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Monday 15 June 2020

Reviews: Vile Creature, Protest The Hero, Atavist, Cadence Noir (Paul S, Dr Claire, Matt & Paul H)

Vile Creature: Glory, Glory! Apathy Took Helm (Prosthetic Records) [Paul Scoble]

Vile Creature have been making huge and heavy noises since 2014. The duo, made up of Vic on Drums and KW on Guitar and Bass and both on vocals duties, hail from Canada. The band released their debut album, A Steady Descent Into The Soil in 2015, an EP called A Pessimistic Doomsayer in 2016, the fantastic Sci-Fi concept album Cast Of Static And Smoke in 2018. All the bands releases were put together into a compilation album when they signed for Prosthetic Records in last years Preservation Rituals, which I reviewed for Musipedia Of Metal and got a 9 out of ten, and considering you get 2 albums and an EP was incredibly good value. As this is Vile Creatures first new album for Prosthetic and as there is quite a lot of noise being made about the band, there is a lot of expectation for this album; is it as good as people are clearly hoping it will be? Let’s see:

The album opens with Harbinger Of Nothing, the song crashes into life with a huge, sludgy riff, powerful drums and some very angry harsh vocals. The tempo is slow but driving and purposeful, it’s one of those tempos that makes keeping your head still an impossibility. There is a section where everything gets much looser and more expansive, the driving nature of the song loosens off for a while, before Vile Creature build everything back up again and the huge opening riff returns, and we are back in huge and very heavy territory again till the end. When The Path Is Unclear starts with slow and very echoey clean guitar and harsh vocals. This section is disturbing, dissonant and in a strange way feels minimal. The track then increases in hugeness, heaviness and drive. This song is all about building from the minimal feel at the beginning of the track and making it bigger and more and more intense. The last couple of minutes are almost ridiculously heavy and huge.

You Who Has Never Slept opens with a great drum pattern, before Guitars and and harsh vocals come in. This is probably the most uptempo track on the album. The track is big and heavy, and has an unstoppable feeling to how it evolves. This feels like it has a certain amount of hardcore sensibility to it, live it would probably inspire one hell of a pit. The drumming is a little bit reminiscent of Children Of The Grave by Black Sabbath, this is a fantastic piece of uptempo doom. So, we now come to the first of the two title tracks. Glory, Glory! Is very different to what I would have expected from Vile Creature, as it is mainly a Gospel Spiritual. The track features clean, twangy guitar with layers of clean, choral vocals. As the song develops they add more and more layers until it feels huge and lush, and incredibly beautiful (this track is as beautiful as the front cover of the album is vile). The track reminds me of some of the Spiritual music used on the soundtrack of the Cohen Brothers film Oh Brother, Where Art Thou? It sounds like music you would normally hear in a cathedral, stunning!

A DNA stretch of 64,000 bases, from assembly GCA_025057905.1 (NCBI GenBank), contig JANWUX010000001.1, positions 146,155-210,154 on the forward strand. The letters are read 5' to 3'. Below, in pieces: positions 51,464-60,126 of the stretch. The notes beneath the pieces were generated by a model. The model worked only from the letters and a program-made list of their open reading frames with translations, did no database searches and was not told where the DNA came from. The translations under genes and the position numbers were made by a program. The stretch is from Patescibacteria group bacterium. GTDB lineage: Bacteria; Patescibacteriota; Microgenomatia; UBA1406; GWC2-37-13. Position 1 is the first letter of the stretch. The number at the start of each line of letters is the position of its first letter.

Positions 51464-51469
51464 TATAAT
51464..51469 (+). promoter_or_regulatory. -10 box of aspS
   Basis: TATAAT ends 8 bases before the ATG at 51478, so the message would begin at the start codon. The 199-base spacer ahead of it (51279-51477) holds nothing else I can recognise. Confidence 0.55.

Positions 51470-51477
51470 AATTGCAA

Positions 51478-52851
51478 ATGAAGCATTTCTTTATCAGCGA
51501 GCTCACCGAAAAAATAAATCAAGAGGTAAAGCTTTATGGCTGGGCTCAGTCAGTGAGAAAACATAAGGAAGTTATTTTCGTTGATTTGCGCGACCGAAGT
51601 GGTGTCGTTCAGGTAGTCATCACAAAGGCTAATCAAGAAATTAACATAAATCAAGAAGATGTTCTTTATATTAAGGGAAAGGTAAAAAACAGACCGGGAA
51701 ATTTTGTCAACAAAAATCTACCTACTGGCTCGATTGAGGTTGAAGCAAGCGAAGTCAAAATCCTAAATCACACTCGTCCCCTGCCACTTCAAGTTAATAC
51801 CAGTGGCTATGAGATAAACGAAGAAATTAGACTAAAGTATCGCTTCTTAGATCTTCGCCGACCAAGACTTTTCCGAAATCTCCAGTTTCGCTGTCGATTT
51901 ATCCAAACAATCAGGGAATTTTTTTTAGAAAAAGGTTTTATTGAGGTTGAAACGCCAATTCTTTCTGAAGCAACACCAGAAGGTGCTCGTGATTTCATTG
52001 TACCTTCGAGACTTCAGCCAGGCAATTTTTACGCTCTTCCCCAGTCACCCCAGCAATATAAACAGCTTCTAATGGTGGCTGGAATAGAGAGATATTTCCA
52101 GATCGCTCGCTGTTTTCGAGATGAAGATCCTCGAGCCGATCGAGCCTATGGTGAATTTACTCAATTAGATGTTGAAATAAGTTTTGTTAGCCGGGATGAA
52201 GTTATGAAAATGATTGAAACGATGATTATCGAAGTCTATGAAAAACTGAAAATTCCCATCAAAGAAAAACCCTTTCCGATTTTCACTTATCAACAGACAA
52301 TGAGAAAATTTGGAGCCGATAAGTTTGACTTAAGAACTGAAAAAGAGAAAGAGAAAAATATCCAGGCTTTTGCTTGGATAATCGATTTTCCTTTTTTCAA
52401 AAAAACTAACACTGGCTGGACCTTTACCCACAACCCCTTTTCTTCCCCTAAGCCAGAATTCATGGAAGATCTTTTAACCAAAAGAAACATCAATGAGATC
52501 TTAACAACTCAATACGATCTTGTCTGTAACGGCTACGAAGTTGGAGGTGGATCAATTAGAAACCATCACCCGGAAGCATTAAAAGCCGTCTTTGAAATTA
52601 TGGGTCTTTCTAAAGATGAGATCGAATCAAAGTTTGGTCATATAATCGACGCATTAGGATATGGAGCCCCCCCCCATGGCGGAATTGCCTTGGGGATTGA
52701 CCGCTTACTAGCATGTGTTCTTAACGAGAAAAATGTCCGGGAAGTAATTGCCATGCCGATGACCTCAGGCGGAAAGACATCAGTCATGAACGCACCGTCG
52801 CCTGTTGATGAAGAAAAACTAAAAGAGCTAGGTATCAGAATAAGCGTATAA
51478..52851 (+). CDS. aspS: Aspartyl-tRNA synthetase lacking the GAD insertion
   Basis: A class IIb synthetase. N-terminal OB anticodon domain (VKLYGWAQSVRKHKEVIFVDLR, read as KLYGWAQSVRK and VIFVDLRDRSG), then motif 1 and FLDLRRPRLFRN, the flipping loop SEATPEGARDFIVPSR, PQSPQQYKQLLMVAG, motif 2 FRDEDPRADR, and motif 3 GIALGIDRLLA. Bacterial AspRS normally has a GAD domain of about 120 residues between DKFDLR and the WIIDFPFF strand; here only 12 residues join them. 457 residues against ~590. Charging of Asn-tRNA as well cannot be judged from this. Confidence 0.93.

Apathy Took Helm! opens with the last few notes of the previous track before the opening riff explodes out from the beautiful vocals turning everything huge, heavy and nasty. We get a massive riff, but that clean twangy Guitar is back playing melodies over the huge riff in a way that reminded me of the band Opium Lord. As the song develops some of the choral vocals from Glory, Glory! are added, it’s very subtle at first, but more choral elements are added to the huge sludge as the track moves on. The song gets bigger and faster as it progresses until the track comes to a huge ending with lots of choral elements giving this track a truly original and unique feel. Glory, Glory! Apathy Took Helm! is a fantastically original and ingenious album. The band have answered all of that expectation with something really special. The mix of Sludgy doom with post metal elements gave the album a very interesting sound, and the addition of choral spirituals takes this to another level. The album is full of great, hummable riffs and rhythms and great vocals, but by adding the amazing choral vocals lifts this from being a great album to being something original, groundbreaking and important. So, yes this is every bit as good as people were hoping it would be, in fact this album has massively exceeded the huge expectations that were placed on Vile Creature. Fantastic album, highly recommended. 9/10